In regard to future assets, the Sixers didn’t give up as much for Butler as they did for Harris. And of course, Butler has more baggage in regard to accepting his role. But, with his defense and his ability to get his own shot, he’s is the most important of the three.

Harris struggled a bit in the conference semifinals against Toronto and is the least important of the Sixers’ three free-agent starters; J.J. Redick’s shooting was clearly more critical in the postseason. But Harris isn’t easily replaceable and he appears to be the most likely to leave, with a lot of teams looking for versatile forwards.

Number to know: In the regular season, Harris shot 41.3 percent on pull-up 3-pointers, the second-best mark among 69 players who attempted at least 100.

5. Kemba Walker, Charlotte

Walker has expressed some level of loyalty to the Hornets. But immediately after the Davis trade was agreed to, there was a report that Walker would be a “top target” of the Lakers with their cap space.

Walker would be an ideal offensive complement to James and Davis, in that he can play off the ball (though he shot less than 35 percent on catch-and-shoot 3-pointers last season) and take some of the playmaking burden off of James’ shoulders. The Hornets, meanwhile, would likely have a tough time upgrading their roster around Walker, with Nicolas Batum, Bismack Biyombo, Michael Kidd-Gilchrist, Marvin Williams and Cody Zeller all under contract next season for a total of $85 million.

Number to know: Walker led the league with 126 field goal attempts with the score within five points in the last five minutes. That was 43 percent of the Hornets’ total (295). His effective field goal percentage on those shots (49.6 percent) ranked 15th among 45 players with at least 50 clutch field goal attempts.

6. D’Angelo Russell, Brooklyn (Restricted)

A finalist for the Most Improved award, Russell took a big step forward this season, both in regard to his production and his maturity. He earned himself an All-Star appearance and helped the Nets reach the playoffs with a 14-win increase from last season. He’s only 23 years old and is one of the league’s most flammable shooters.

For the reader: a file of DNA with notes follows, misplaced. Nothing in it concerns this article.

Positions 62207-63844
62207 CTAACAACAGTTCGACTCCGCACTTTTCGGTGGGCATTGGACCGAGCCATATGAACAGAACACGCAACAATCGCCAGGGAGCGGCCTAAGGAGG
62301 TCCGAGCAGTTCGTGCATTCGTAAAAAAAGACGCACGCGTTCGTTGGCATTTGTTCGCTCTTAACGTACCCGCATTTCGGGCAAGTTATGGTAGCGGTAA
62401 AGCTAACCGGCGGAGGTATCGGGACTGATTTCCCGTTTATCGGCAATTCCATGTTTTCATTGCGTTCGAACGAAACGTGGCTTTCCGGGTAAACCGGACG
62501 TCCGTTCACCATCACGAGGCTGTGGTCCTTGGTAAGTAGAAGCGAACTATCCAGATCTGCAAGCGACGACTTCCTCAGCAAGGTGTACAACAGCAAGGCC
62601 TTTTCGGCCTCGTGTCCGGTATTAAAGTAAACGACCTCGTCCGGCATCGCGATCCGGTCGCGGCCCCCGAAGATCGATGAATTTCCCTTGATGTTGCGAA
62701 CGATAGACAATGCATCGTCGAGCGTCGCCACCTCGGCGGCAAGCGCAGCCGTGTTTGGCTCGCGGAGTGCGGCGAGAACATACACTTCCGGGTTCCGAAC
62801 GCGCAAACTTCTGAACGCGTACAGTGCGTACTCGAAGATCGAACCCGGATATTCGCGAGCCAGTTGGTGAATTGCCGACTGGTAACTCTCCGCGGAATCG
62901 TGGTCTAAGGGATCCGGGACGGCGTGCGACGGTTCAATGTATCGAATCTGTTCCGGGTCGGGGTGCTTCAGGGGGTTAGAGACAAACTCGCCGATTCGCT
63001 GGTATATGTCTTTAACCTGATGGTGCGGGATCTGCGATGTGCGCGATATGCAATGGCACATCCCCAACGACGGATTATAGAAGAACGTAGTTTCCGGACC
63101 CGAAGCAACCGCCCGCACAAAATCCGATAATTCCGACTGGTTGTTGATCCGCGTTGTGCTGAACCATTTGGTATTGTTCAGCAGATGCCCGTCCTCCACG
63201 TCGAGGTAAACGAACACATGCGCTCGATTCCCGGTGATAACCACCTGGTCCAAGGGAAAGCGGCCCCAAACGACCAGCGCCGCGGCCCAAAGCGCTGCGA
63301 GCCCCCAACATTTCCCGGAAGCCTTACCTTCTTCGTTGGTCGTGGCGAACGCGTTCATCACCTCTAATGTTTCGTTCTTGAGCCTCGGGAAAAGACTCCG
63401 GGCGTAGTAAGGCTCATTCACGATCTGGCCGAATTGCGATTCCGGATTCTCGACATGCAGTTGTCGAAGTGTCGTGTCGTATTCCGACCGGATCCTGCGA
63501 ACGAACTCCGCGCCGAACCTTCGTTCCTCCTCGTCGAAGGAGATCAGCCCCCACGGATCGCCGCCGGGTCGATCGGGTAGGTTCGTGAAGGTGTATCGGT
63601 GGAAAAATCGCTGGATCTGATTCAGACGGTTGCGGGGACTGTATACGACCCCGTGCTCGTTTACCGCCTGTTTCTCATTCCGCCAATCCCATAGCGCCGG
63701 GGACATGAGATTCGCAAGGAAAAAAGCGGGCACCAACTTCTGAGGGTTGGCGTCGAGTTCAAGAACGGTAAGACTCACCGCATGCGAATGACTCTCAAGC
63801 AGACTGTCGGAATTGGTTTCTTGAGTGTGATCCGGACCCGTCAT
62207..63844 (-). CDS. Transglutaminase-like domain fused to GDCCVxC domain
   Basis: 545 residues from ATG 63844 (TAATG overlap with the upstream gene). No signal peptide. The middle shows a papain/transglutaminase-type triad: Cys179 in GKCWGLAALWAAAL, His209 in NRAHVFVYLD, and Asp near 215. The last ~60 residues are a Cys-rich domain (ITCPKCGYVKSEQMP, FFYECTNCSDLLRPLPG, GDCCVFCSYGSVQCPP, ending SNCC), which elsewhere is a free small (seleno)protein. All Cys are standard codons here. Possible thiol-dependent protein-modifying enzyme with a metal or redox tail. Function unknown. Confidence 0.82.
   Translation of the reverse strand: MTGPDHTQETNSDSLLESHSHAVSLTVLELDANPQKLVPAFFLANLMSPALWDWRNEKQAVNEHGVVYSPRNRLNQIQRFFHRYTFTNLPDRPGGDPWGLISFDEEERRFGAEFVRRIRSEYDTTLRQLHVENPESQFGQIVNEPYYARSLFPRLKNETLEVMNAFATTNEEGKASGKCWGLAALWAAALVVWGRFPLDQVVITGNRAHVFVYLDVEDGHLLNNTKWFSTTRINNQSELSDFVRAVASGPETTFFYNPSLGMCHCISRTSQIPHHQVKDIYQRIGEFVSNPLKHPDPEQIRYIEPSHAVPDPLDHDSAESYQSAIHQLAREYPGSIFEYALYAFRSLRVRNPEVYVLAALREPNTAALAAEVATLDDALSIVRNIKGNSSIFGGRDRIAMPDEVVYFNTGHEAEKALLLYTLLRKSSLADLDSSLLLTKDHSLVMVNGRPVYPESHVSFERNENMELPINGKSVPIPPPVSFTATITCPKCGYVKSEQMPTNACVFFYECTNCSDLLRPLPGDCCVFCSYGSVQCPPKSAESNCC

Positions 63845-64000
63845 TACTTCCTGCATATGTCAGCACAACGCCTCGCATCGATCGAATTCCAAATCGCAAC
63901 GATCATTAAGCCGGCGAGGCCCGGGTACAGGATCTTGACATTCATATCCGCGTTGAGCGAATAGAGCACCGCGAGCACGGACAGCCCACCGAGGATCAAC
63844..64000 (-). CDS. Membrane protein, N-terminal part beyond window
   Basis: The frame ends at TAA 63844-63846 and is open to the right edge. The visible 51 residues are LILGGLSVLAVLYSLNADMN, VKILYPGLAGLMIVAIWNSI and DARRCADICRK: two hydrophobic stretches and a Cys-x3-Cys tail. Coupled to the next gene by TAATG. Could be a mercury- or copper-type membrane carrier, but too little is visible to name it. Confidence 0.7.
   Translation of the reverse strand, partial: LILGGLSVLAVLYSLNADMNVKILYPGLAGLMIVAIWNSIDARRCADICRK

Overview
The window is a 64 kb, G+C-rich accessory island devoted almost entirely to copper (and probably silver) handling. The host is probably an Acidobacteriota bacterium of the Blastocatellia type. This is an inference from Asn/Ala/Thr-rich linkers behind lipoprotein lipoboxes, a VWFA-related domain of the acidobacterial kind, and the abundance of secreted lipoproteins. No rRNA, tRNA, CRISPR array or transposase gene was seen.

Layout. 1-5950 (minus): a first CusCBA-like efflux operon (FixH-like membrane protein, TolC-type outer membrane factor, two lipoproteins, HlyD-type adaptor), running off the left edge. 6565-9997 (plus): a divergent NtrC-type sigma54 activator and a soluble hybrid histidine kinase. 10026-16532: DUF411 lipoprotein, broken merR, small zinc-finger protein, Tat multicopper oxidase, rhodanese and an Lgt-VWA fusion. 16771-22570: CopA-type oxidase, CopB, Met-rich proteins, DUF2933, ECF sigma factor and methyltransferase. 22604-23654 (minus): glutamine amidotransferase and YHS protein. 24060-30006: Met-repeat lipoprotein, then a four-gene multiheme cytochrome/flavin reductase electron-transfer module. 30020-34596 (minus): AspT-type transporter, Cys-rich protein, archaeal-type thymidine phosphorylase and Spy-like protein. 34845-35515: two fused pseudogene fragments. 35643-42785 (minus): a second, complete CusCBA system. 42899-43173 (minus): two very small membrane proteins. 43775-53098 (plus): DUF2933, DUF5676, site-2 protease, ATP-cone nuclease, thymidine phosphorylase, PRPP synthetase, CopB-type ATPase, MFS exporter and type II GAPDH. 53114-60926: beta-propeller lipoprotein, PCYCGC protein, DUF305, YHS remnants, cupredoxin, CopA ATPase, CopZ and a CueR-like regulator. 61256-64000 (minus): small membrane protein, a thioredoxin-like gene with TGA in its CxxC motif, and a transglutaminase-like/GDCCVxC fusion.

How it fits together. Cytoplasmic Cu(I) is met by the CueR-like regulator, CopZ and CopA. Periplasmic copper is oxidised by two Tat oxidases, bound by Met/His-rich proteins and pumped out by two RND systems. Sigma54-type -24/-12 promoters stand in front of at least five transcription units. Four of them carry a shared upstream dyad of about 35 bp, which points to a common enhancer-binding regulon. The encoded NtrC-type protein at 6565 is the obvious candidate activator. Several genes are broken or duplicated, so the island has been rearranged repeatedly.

But because he doesn’t get to the basket or the free throw line very often, Russell is neither all that efficient (his true shooting percentage of 53.3 percent ranked 66th among 94 guards with at least 500 field goal attempts) nor consistent, and he struggled (shooting 36 percent) in Brooklyn’s first-round loss to Philadelphia. If the Nets are targeting another ball-handler in free agency (with Caris LeVert and Spencer Dinwiddie already under contract), they’ll probably let Russell head elsewhere.

Number to know: In the regular season, Russell ranked second with 11.4 pick-and-roll ball-handler possessions per game. He scored 0.89 points per possession as a pick-and-roll ball-handler, the 26th best mark among 44 players that averaged at least five ball-handler possessions.

7. DeMarcus Cousins and Kevon Looney, Golden State

Cousins hadn’t made it back to 100 percent from his Achilles tear before he suffered a torn quad in his second career playoff game. He made it back for The Finals from that injury and showed flashes of his old self with 14 important points in the Warriors’ Game 5 win and a big bucket in the final minute of Game 6. But he also struggled on both ends of the floor at times, and the Warriors were outscored with him on the floor in seven of his eight playoff games. Now he goes back on the free agent market with teams still not sure of what they’re getting.